In past four yrs, Sunanda case has seen many twists and turns

Preliminary investigations indicated Sunanda died of hidden poisoning .

New Delhi: A day after Sunanda Pushkar and Pakistani journalist Mehr Tarar had a spat on Twitter over the latter’s alleged affair with her husband and Congress MP Shashi Tharoor, she was found dead in mysterious circumstances on January 17, 2014 in suite No. 345 of the Leela Palace Hotel in New Delhi. During the past four years, the high-profile case saw many twists and turns.

In the beginning, the police suspected it to be a case of suicide, but the possibility of drug overdose was not ruled out since she was undergoing treatment. The doctors who conducted an autopsy at AIIMS said it appeared to be a case of “sudden, unnatural death”, and mentioned more than a dozen injury marks on her hands and an abrasion on her cheek, suggesting a “use of blunt force”, besides a “deep teeth bite” on the edge of her left palm. Although “nominal traces” of the anti-anxiety drug Alprazolam were found, there were “no findings suggestive of drug overdose”.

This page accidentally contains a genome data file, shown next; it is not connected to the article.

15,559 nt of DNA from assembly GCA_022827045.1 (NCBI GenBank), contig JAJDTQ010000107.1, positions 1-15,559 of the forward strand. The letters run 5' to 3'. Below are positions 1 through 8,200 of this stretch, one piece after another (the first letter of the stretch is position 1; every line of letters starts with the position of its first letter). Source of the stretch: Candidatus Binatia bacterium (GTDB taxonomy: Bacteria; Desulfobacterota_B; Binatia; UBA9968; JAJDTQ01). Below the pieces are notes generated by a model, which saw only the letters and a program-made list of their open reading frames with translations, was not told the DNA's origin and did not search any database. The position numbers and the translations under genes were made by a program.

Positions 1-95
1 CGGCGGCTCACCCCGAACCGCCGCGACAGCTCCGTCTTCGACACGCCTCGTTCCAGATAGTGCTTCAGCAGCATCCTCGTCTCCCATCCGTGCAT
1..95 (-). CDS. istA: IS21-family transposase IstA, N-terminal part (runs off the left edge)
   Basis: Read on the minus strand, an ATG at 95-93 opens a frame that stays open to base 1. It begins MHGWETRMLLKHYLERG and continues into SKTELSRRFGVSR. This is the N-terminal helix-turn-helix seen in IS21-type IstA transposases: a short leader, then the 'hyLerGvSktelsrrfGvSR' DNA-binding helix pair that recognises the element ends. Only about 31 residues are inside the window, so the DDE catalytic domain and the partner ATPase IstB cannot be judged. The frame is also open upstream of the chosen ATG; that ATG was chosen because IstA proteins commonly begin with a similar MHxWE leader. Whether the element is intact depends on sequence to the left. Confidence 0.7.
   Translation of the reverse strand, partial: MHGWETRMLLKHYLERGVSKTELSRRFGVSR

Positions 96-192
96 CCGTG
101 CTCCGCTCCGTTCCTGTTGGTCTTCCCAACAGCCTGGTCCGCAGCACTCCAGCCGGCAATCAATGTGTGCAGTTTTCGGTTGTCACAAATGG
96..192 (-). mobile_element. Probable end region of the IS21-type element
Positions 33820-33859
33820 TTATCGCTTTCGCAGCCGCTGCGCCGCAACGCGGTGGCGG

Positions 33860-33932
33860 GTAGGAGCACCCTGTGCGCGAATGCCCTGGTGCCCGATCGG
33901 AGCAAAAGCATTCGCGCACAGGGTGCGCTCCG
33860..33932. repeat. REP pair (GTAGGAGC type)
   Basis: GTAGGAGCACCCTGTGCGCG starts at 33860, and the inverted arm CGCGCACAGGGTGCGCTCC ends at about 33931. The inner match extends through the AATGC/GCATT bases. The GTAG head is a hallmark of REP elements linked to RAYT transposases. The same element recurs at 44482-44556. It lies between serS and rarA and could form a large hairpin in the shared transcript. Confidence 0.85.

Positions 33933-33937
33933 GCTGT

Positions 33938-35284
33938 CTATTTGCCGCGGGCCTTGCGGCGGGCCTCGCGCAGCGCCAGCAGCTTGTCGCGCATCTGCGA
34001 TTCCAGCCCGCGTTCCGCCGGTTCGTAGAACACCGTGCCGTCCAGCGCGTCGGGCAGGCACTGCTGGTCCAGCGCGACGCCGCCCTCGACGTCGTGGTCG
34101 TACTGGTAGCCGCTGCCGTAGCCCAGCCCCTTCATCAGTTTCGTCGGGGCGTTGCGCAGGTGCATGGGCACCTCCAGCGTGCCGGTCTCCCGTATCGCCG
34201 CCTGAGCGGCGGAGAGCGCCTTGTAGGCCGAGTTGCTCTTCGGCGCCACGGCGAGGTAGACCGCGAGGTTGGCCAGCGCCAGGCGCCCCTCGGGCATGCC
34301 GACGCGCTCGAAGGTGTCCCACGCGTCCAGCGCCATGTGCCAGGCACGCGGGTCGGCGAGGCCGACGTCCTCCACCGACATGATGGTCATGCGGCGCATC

But Sunanda’s doctors in Kerala, who had treated her days before her death, said that she had not been diagnosed with any life-threatening disease that could have caused her death.

The sub-divisional magistrate (SDM), who was heading inquest proceedings as the marriage was less than seven years old, said that Sunanda died of poisoning. In his report, the SDM had said Sunan-da could have died in “just three ways, homicidal, suicidal and accidental” and police should investigate further to ascertain the reason for her death.

Preliminary investigations indicated Sunanda died of “hidden poisoning”. Traces of two medicines, Alprazolam and Excedrin, had been found in her body. While Alprazolam is an anti-depressant, Excedrin is a painkiller — a combination of acetaminophen, aspirin, and caffeine. Viscera samples were preserved after the autopsy at AIIMS and sent to CFSL for further tests. On the very same day, the probe into her death was transferred to the Delhi police crime branch. However, two days later, the case was transferred back to Delhi police.

The case hit the headlines when an AIIMS doctor, Sudhir Gupta, who headed the panel that conducted Sunanda’s autopsy, claimed he was being pressurised to manipulate the report.

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